Crisis Management: Strategies for the Disposition of Federally Owned and Foreclosed Homes
Raymond H. Brescia
Albany Law School
Elizabeth A. Kelly
Yale University - Law School
John Travis Marshall
Georgia State University - College of Law
September 15, 2011
Indiana Law Journal, Vol. 45, No. 2, 2012
Residential home values in the United States have fallen considerably from their highs in the mid-2000s. This has had profound effects on consumer wealth and spending, creating a significant drag on the U.S. economy. What is worse, this loss in values corresponded with a steep rise in unemployment, which started in late 2007, and has yet to fall considerably. The loss in home values has wreaked havoc on household finances, and bank ledgers, as the outstanding principles of the mortgages those banks hold and service all too often exceed the current value of the homes against which they are secured. This has proven a toxic mix, as foreclosure rates in residential homes in the United States have reached highs not seen since the Great Depression. Foreclosures have devastated families and whole communities, and the surplus stock on the market, often available at depressed prices, means the housing market suffers from a glut of stock, further depressing sales and values.
One of the features of this market is that the U.S. government has under its control a large quantity of foreclosed housing stock: over one quarter million properties. Since the federal government has guaranteed roughly 90% of the home mortgages currently being written, this number could grow if the housing market is not stabilized or the health of the overall economy does not improve. At the same time, there is increasing political pressure to end the federal government’s role in the housing market, despite the fact that there are no viable alternatives at this time to step in to ensure access to credit and liquidity in the housing market. Given the size of federal holdings, figuring out an effective way to manage and dispose of this portfolio of housing stock is critical to preserving home values, protecting the financial interests of local communities and governments, and invigorating the home mortgage market.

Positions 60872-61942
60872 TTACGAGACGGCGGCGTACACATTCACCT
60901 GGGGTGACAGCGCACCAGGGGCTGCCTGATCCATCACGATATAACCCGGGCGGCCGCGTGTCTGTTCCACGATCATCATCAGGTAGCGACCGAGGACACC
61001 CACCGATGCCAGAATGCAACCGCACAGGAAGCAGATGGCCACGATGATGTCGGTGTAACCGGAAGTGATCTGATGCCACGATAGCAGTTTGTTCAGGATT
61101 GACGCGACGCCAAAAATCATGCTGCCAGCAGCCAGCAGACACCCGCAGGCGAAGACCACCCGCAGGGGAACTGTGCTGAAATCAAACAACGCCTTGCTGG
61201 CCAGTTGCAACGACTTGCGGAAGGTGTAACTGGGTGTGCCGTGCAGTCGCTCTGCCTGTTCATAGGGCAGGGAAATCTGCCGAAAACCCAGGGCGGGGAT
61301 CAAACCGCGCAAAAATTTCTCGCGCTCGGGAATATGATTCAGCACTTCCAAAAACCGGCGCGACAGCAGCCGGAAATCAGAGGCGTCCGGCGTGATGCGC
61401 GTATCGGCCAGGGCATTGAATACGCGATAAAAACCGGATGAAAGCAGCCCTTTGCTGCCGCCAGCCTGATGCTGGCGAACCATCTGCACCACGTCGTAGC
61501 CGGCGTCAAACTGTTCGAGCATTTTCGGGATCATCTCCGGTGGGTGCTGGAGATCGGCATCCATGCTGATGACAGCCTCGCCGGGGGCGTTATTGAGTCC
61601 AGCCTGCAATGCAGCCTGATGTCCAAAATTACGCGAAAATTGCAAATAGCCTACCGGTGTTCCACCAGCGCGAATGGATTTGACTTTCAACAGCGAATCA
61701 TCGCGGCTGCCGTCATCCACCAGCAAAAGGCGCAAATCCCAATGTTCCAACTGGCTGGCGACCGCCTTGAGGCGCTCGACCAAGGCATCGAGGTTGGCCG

This white paper outlines ideas for managing this portfolio of federally owned properties in an efficient and effective way, based on policy responses to, and lessons learned from, prior historical precedents. The lessons learned from these precedents, their successes and failures, should offer insights into the best practices for addressing the current situation. These historical precedents are the following: first, the federal government’s response, through the Home Owners’ Loan Corporation, to the foreclosure crisis that arose during the Great Depression; second, the actions of the Resolution Trust Corporation in response to the Savings & Loan Crisis of the 1980’s; and third, the local response to the vacant properties crisis that grips New Orleans in the wake of Hurricane Katrina. To summarize, these lessons are as follows:
(1) Ensure an Adequate Return on Sales for the Federal Government by Holding Properties and Converting Them to Rentals until Housing Market Recovers;
(2) Preserve Home Values to the Greatest Extent Possible;
(3) Consider More Aggressive Preventative Strategies to Reduce the Number of Foreclosures in the Future, Even Incurring More Federal Debt if Necessary;
(4) Give Organizations the Autonomy to Operate Flexibly and Adjust to Unexpected Conditions;
(5) Align Employee Incentives with Organizational Goals;
(6) Decentralize Operations to Allow Tailoring to Individual Housing Markets, Based on Detailed Market Data, and to Address Significant Regional Obstacles to Disposition;
(7) Clearly Prioritize the Creation of Affordable Housing;
(8) Partner with Neighborhood-Based Leadership, Resources, Creativity, and Initiative;
(9) Ensure Local Government and Private Sector Entities Charged with Implementing Programmatic Objectives Have Basic Core Competencies; and
(10) Allow Displaced Homeowners to Return to Former Homes.
Number of Pages in PDF File: 37
Date posted: September 17, 2011 ; Last revised: October 23, 2014